This question is problematic for a number of reasons. First, the Middle Ages was a period of history that lasted roughly 1,000 years, during which circumstances in both 'England' and the Indian subcontinent was far from static. Second, at any given time during the Middle Ages, living standards varied enormously depending on what place in society one occupied in either 'England' or the Indian subcontinent.
With a longer history of 'civilization', that is, urban centers, a highly developed economy, and complex forms of government, the upper class of India definitely enjoyed a better standard of living in comparison with their 'English' counterparts during the Early-Medieval period (roughly the 5th to the 11th century). By the 15th century the nobility of the Kingdom of England were approaching the standard of living of their counterparts in India.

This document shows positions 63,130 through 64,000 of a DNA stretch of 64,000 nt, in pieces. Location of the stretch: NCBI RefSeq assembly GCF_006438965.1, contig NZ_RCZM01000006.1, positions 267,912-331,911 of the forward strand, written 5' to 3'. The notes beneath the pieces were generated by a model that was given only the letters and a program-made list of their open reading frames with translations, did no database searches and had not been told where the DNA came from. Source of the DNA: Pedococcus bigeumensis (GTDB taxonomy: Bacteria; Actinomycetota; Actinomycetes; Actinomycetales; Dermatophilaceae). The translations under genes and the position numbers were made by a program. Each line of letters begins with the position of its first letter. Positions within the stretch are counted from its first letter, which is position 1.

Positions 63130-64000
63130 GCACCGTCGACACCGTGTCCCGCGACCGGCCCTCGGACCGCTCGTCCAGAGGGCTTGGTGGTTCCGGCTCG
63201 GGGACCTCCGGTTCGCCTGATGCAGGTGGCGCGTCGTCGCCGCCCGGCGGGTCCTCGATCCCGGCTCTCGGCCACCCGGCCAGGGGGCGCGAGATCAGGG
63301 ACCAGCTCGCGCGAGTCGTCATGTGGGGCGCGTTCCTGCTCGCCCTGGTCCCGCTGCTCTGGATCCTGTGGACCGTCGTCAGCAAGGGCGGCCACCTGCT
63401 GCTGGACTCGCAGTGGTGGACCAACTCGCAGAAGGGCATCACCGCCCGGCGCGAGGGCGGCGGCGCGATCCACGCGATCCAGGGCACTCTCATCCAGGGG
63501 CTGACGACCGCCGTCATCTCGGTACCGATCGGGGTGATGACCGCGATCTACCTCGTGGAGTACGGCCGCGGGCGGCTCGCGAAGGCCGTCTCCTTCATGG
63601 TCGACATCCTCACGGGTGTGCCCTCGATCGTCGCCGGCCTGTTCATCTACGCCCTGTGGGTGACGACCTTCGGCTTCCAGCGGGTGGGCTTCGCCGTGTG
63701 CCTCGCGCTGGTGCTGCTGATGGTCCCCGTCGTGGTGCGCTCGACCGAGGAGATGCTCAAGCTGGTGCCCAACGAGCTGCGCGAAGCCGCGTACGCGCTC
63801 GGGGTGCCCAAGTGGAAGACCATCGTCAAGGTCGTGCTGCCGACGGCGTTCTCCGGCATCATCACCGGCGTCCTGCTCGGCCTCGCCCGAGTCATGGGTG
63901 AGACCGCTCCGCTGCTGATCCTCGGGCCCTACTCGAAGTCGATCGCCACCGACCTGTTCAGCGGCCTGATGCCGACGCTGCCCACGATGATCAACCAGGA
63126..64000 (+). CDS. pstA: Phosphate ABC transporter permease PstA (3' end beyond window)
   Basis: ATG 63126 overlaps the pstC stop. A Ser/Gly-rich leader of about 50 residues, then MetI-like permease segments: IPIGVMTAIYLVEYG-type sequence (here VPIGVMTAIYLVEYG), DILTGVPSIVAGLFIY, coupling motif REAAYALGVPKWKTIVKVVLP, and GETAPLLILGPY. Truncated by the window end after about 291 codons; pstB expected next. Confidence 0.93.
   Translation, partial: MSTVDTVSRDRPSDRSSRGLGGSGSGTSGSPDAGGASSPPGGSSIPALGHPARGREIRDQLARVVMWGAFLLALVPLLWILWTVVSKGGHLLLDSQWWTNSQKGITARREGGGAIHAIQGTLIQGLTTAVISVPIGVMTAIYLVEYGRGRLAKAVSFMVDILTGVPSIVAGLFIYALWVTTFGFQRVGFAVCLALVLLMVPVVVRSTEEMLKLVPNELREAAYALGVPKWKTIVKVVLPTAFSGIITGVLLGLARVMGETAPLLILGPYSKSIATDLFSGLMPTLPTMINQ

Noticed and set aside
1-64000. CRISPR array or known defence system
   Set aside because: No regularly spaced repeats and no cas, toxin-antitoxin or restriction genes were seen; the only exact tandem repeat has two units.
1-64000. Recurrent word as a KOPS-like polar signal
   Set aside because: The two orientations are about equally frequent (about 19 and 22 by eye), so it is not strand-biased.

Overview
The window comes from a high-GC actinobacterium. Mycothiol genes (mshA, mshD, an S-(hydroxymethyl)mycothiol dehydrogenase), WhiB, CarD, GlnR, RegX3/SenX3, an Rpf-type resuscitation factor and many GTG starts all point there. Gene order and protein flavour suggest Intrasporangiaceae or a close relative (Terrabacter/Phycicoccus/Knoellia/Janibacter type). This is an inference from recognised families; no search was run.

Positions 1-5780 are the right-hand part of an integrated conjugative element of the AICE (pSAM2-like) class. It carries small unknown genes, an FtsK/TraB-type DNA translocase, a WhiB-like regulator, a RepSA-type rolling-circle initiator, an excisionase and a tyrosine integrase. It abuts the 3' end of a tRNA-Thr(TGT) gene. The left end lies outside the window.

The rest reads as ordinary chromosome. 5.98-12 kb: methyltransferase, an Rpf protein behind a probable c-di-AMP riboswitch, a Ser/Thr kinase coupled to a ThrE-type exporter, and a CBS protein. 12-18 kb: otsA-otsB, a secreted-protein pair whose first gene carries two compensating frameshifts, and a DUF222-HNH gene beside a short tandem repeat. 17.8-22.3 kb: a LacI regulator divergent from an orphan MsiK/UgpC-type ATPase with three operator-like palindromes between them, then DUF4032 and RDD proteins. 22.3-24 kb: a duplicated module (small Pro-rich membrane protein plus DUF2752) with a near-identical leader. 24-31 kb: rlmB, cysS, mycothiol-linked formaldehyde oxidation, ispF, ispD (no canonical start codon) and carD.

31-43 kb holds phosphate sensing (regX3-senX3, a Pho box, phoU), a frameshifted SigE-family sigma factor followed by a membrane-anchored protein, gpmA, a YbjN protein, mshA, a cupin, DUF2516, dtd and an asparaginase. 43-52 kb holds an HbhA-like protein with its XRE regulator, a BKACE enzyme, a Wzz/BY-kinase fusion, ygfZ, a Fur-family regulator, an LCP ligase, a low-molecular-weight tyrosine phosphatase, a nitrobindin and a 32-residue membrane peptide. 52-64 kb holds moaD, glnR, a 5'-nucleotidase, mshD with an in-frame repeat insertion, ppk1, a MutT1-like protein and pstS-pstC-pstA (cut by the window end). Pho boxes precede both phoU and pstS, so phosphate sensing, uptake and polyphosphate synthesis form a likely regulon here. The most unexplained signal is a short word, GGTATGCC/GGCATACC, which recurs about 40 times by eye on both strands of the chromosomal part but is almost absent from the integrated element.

As for the majority of the people in societies in both Medieval England and India, that is, peasant farmers, I would imagine that life was equally hard and unpredictable. This didn't begin to change in any significant way until the industrial revolution beginning in the late-18th century. Indeed, it was the industrial revolution that led the standard of living to skyrocket past that enjoyed in non-industrial portions of the world.